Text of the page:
If you have leased commercial space for at least 5 years you may be suffering from OLD thinking. O-L-D is an acronym that stands for Obsessive Leasing Disorder, a term I coined to describe a condition many business people have – leasing space when they should own the building that houses their business.
As a rule of thumb, once your business, or medical or dental practice, has established itself as a viable going-concern, and providing you can clearly anticipate your space requirements over the next 3 to 5 years, you should consider owning.
This article sets forth several additional rules of thumb related to performing due diligence and making fully-informed real estate decisions.
“Due diligence” is the process a reasonable and prudent person uses to acquire knowledge of facts that, if known, would materially influence his or her decision to purchase property. Things you should ‘do’ before commencing formal negotiations include: researching the marketplace for suitable properties, obtaining recent “comps”, securing your financing, and selecting your team of advisors.
Researching for Properties: At a minimum, you’ll want to obtain addresses and parcel numbers of all suitable properties, the sizes of the buildings and land, asking prices, the number of days each property has been on the market, full contact information for each listing agent or owner and insight as to whether any of the parcels have unpaid property taxes. Rule of Thumb: The status of property taxes is an indicator of whether the parcel is, or may become, distressed, which could trigger a foreclosure action or short sale. Owners that are delinquent may be in financial trouble and willing to sell at a deep discount to avoid a foreclosure.
Obtaining “Comps”: A “comp” (short for “comparable”) is the price a property sold for and the date the sale was recorded. This information is part of the public domain and can be accessed through a city database, where you can also find the amount and status of the property taxes. Of note is that title companies can also provide this information, generally at no cost. Rule of Thumb: If you use a title company to get “smart” let them handle the escrow, too.
Securing Your Financing: It’s wise to shop for money and obtain a Letter of Loan Approval before you start looking for property. Doing so will confirm how much you can borrow and may influence whether a purchase offer is accepted, especially when competing offers are in the mix. Rule of Thumb: Lenders have different underwriting standards and fees. Therefore, contact several and get all loan commitments in writing.
Selecting Your Team of Advisors: Your acquisition team should be dedicated to protecting your interests and include an experienced real estate advisor, real estate attorney, commercial lender, accountant and, in some instances, an architect and contractor. Of note is that the real estate advisor should oversee the time-intensive due diligence process, including conducting the research for every suitable building, compiling information on comparable sales, negotiating the purchase terms and conditions, verifying the representations of listing agents and property owners, and interfacing with your other advisors through the close of escrow (which commonly takes 60 to 90 days.) Rules of Thumb: Your team members should specialize in their professional disciplines, be independent of each other, have verifiable experience solving your specific problem and be held accountable for their advice and recommendations. Put another way, don’t solicit or take legal advice from your real estate advisor or accountant, or accept real estate advice from your accountant, attorney or lender.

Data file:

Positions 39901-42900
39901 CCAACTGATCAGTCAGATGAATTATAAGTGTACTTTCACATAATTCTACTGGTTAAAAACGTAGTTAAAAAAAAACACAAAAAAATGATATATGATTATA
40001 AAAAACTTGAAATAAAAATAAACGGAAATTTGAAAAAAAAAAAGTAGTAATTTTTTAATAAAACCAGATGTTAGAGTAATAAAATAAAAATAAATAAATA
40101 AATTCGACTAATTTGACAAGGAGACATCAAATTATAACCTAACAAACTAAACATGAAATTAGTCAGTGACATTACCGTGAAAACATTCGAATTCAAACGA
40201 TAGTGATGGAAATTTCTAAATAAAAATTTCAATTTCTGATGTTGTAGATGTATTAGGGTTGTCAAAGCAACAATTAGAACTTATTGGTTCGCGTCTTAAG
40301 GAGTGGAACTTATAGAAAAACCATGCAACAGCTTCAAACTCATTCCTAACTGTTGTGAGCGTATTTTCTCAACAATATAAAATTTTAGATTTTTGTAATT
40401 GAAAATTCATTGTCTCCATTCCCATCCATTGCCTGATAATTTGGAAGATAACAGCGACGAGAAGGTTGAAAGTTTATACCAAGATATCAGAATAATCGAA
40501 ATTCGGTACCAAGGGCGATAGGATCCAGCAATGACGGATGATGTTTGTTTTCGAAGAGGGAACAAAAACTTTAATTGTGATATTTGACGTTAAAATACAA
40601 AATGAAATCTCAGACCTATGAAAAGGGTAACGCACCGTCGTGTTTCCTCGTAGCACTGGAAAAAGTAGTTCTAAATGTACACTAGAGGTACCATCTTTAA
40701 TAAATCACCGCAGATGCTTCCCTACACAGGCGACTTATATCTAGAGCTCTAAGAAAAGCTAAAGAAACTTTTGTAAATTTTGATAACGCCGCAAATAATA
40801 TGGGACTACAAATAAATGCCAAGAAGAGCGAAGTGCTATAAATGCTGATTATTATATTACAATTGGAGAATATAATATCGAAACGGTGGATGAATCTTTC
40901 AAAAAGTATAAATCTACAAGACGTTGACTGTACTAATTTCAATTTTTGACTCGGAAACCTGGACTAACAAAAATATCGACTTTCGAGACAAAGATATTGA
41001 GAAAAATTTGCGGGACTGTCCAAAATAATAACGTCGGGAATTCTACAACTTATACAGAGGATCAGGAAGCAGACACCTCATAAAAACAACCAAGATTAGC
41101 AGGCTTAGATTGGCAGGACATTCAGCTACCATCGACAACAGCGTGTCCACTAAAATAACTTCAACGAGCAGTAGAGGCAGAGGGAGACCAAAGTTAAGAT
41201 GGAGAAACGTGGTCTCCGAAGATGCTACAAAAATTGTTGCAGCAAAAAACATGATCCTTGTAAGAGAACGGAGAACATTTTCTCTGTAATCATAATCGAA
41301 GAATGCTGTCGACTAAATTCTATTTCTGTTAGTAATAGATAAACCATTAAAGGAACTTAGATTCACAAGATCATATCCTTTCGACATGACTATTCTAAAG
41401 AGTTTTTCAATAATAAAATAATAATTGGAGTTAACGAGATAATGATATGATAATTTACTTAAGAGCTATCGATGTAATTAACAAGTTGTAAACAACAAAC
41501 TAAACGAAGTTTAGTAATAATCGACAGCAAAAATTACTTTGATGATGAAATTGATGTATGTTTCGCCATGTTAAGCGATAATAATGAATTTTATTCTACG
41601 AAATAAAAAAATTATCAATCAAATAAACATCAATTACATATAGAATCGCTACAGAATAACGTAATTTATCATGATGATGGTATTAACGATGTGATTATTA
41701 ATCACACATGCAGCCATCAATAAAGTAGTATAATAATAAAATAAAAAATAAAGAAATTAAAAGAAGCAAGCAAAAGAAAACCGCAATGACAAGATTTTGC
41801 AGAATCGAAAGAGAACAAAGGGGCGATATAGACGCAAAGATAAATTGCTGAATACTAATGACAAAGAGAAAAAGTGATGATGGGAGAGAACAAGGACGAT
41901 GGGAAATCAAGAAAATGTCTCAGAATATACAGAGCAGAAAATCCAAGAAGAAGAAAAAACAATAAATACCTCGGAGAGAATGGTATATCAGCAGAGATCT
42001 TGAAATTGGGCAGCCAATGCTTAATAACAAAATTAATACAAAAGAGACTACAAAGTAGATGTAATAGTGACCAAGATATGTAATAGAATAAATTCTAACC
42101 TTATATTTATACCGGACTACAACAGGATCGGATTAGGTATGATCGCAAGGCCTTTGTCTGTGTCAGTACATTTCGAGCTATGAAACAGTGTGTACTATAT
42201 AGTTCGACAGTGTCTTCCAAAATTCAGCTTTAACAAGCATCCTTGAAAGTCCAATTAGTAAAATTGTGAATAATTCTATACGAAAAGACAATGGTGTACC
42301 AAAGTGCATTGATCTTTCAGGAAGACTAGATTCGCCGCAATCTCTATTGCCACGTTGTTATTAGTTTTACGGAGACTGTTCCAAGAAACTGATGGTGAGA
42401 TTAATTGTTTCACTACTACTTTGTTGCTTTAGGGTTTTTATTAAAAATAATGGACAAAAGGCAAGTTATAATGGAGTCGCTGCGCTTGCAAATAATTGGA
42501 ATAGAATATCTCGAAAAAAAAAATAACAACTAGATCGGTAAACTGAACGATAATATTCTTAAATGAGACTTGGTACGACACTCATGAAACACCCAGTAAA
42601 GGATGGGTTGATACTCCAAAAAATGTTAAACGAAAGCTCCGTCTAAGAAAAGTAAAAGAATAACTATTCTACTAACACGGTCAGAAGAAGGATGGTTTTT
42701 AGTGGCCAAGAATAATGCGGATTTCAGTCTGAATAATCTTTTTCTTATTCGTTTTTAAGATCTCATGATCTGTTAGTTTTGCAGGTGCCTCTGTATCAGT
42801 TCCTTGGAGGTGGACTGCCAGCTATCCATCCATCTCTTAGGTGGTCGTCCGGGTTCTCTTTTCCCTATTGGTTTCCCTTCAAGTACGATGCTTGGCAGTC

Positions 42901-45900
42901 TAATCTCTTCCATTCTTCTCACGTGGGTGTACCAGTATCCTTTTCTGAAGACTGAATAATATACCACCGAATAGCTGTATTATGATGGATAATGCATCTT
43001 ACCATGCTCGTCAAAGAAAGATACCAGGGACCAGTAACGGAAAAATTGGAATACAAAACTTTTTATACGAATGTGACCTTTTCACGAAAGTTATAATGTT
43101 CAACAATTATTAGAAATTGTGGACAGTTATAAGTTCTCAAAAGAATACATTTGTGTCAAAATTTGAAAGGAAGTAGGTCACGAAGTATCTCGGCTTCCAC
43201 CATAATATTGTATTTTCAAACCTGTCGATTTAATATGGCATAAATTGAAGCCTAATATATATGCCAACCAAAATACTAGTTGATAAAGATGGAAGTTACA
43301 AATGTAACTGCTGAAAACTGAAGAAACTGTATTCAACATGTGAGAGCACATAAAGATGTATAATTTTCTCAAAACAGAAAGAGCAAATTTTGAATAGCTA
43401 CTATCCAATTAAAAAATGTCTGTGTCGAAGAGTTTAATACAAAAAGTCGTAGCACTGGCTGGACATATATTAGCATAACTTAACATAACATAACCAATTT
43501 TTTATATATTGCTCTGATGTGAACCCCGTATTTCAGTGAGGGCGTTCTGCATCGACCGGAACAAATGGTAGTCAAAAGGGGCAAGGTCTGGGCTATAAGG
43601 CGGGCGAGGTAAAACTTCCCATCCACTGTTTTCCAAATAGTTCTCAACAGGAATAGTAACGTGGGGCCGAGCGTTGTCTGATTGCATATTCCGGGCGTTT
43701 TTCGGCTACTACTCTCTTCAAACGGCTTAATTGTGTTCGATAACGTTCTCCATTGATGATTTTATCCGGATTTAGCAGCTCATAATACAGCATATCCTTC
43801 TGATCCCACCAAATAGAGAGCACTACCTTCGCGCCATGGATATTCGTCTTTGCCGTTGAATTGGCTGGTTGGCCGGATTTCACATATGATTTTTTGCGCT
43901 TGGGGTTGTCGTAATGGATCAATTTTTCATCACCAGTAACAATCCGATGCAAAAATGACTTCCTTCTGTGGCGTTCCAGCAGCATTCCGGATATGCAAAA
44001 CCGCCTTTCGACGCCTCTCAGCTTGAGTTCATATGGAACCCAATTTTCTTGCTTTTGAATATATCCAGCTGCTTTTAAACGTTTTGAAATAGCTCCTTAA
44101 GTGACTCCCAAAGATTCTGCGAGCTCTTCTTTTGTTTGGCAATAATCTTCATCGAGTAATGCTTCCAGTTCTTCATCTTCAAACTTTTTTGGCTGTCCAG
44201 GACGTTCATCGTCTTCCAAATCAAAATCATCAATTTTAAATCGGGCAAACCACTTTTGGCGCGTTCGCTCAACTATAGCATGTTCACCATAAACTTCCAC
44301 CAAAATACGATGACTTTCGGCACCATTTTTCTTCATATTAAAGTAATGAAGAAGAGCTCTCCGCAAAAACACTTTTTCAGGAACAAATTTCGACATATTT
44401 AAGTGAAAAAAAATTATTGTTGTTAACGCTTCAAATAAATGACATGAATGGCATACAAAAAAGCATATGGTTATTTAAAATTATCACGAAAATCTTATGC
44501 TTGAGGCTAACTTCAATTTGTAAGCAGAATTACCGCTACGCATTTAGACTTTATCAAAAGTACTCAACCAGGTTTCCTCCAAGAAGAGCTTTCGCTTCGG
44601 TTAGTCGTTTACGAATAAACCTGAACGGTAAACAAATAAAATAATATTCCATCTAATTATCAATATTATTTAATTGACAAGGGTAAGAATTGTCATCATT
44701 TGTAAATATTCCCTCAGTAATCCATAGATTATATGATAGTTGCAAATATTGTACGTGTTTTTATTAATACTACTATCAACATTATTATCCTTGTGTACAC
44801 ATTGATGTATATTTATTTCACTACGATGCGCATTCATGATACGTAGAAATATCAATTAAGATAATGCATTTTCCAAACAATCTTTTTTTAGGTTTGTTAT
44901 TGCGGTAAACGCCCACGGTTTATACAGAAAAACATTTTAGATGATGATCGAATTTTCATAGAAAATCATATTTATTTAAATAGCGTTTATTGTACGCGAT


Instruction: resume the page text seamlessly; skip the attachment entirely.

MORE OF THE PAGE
Negotiation Rules of Thumb: I suggest that even the most seasoned negotiators refrain from negotiating verbally, either in-person or over the telephone. Why? Because there are many variables to a commercial real estate purchase and in most instances you will be dealing with a listing agent, not the owner. Therefore, reduce all terms and conditions to writing, insist on written responses, and put an acceptance date on all offers and counter offers. Also, in my experience, published asking prices are typically 10% to 20% higher than Sellers expect to receive.
Closing Thoughts: If your business passed the longevity and profitability tests add up the rent you’ve paid over the years. It’s probably in the hundreds of thousands of dollars – and may amount to more than enough to have purchased your own building. My final rule of thumb: If you’d like to start creating wealth for your family, instead of your landlord’s, you should look into buying.
Stephen A. Cross, CCIM owns CROSS Commercial Realty Advisors and represents business owners, healthcare professionals and corporate decision-makers in matters involving the lease and purchase of commercial real estate. Contact: 480-998-7998; firstname.lastname@example.org.
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